Cooper's first State of the State address follows conflict with GOP
RALEIGH - Gov. Roy Cooper will give his first State of the State address Monday to a Republican-controlled General Assembly, where many GOP legislators remain suspicious of his agenda.
NewsChannel 12 will livestream the governor's State of the State here on our website at 7 p.m. EST.
But Cooper's speech marks a major opportunity for the Democratic governor to press areas that could find bipartisan support. A statewide television audience also allows him to speak to voters and urge them to tell Republicans to work with him on other ideas. They include getting rid of House Bill 2, the law limiting LGBT rights.
Revenue surpluses increase the possibility Cooper, House Speaker Tim Moore and Senate leader Phil Berger can find common ground on issues such as raising teacher pay.
The speech comes as Cooper and legislative leaders are still fighting in court over recent laws that stripped Cooper of powers.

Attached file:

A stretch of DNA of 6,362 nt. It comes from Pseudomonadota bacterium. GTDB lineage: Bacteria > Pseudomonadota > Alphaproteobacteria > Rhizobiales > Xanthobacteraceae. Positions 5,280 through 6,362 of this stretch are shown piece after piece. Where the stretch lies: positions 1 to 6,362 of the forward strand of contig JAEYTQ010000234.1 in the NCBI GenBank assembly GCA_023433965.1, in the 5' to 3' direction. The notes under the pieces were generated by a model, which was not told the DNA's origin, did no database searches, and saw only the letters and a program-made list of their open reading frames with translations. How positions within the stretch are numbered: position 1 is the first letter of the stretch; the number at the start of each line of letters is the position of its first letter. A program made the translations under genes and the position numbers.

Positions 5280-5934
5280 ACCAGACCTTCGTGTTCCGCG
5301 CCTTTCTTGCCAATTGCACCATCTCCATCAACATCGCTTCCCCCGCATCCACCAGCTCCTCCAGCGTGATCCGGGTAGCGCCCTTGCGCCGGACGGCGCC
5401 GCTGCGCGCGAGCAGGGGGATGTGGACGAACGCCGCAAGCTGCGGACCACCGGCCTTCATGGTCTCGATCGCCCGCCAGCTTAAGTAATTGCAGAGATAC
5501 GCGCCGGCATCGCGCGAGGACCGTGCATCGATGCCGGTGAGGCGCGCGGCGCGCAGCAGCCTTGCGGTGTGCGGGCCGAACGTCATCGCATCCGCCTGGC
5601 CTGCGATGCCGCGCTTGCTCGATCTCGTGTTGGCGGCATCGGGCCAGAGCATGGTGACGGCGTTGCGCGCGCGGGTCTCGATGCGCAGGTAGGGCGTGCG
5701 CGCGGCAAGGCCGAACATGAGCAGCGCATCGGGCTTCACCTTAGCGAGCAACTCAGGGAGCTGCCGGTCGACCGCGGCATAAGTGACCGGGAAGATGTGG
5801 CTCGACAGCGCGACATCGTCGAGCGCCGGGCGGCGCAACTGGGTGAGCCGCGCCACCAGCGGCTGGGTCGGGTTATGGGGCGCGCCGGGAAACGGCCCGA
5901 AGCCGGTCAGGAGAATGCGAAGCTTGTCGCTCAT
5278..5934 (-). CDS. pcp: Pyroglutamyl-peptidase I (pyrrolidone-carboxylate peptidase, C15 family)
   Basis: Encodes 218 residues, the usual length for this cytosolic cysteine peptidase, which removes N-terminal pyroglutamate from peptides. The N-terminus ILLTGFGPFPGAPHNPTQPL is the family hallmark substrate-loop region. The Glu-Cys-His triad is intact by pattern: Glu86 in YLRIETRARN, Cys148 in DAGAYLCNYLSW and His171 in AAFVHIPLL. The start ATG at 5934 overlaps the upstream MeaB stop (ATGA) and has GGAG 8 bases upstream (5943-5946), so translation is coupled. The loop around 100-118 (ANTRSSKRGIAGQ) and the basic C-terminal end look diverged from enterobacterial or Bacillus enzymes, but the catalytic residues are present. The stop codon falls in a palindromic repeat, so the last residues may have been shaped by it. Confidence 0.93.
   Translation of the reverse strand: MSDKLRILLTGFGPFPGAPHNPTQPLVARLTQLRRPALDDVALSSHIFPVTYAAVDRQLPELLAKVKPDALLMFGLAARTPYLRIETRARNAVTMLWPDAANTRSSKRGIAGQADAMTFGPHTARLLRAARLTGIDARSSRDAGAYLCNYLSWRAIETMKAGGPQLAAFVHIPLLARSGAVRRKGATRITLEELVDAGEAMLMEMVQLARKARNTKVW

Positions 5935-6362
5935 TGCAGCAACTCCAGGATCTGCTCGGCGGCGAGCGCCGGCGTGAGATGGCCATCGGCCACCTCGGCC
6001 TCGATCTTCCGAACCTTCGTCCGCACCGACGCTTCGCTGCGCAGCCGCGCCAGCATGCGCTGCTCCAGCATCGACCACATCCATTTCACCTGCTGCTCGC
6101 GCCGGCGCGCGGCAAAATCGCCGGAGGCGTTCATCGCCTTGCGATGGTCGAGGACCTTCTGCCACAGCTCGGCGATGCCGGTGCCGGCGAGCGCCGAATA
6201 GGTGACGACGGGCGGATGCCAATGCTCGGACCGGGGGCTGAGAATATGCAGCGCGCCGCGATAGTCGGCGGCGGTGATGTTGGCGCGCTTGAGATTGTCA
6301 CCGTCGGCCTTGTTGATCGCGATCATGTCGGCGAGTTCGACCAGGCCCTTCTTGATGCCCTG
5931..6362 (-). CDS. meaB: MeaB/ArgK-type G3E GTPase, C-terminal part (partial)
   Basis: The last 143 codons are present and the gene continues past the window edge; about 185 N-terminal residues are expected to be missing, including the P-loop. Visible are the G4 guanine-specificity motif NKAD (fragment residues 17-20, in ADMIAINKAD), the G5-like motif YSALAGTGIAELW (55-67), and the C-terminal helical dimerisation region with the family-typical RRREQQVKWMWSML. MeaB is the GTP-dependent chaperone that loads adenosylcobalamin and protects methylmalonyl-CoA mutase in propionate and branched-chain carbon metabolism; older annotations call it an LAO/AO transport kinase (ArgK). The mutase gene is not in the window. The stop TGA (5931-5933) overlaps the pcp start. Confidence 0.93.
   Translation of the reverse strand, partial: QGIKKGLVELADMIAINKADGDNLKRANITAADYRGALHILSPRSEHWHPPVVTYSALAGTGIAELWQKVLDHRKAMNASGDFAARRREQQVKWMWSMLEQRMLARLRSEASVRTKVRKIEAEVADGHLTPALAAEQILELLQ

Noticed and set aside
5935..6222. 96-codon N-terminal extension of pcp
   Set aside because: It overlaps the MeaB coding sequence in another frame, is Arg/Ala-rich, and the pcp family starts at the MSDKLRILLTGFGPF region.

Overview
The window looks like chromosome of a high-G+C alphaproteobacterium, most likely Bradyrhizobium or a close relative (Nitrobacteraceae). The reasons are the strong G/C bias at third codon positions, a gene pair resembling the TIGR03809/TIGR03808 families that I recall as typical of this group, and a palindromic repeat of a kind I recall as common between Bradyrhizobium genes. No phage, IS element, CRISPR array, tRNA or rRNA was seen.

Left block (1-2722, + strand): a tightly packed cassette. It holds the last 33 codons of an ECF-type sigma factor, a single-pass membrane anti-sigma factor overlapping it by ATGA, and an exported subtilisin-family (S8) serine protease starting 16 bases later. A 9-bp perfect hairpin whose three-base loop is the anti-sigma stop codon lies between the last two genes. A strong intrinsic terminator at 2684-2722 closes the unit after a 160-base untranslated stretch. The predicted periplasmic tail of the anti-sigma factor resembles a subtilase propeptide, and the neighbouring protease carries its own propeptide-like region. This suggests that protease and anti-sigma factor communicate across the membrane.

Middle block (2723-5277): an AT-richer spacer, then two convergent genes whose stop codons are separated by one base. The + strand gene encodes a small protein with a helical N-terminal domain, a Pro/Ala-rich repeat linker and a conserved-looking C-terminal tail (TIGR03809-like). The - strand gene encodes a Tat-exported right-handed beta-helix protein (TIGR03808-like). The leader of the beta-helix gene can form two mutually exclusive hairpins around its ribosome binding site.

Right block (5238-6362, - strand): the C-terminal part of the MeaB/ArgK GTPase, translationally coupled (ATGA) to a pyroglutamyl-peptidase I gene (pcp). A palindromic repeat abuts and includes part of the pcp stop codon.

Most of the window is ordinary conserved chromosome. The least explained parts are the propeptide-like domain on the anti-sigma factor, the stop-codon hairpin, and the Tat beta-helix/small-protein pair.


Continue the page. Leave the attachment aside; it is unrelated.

Cooper is following gubernatorial predecessors by filling the audience for his speech to the General Assembly with people whose work and other accomplishments will reinforce his agenda.
Cooper's office identified six people who will be in the House gallery for Monday night's State of the State address to a joint House-Senate session. They include public school teachers expected to exemplify the need for higher pay for veteran educators and a loan program for college students who go into teaching.
Also slated to attend are a 12-year-old Wayne County girl who created a food pantry to help Hurricane Matthew survivors and the Nashville police chief, who's been involved in an opioid abuse rehabilitation program. Cooper sees Matthew relief and opioid addiction treatment legislation among areas of agreement with Republicans.
The Associated Press contributed to this story.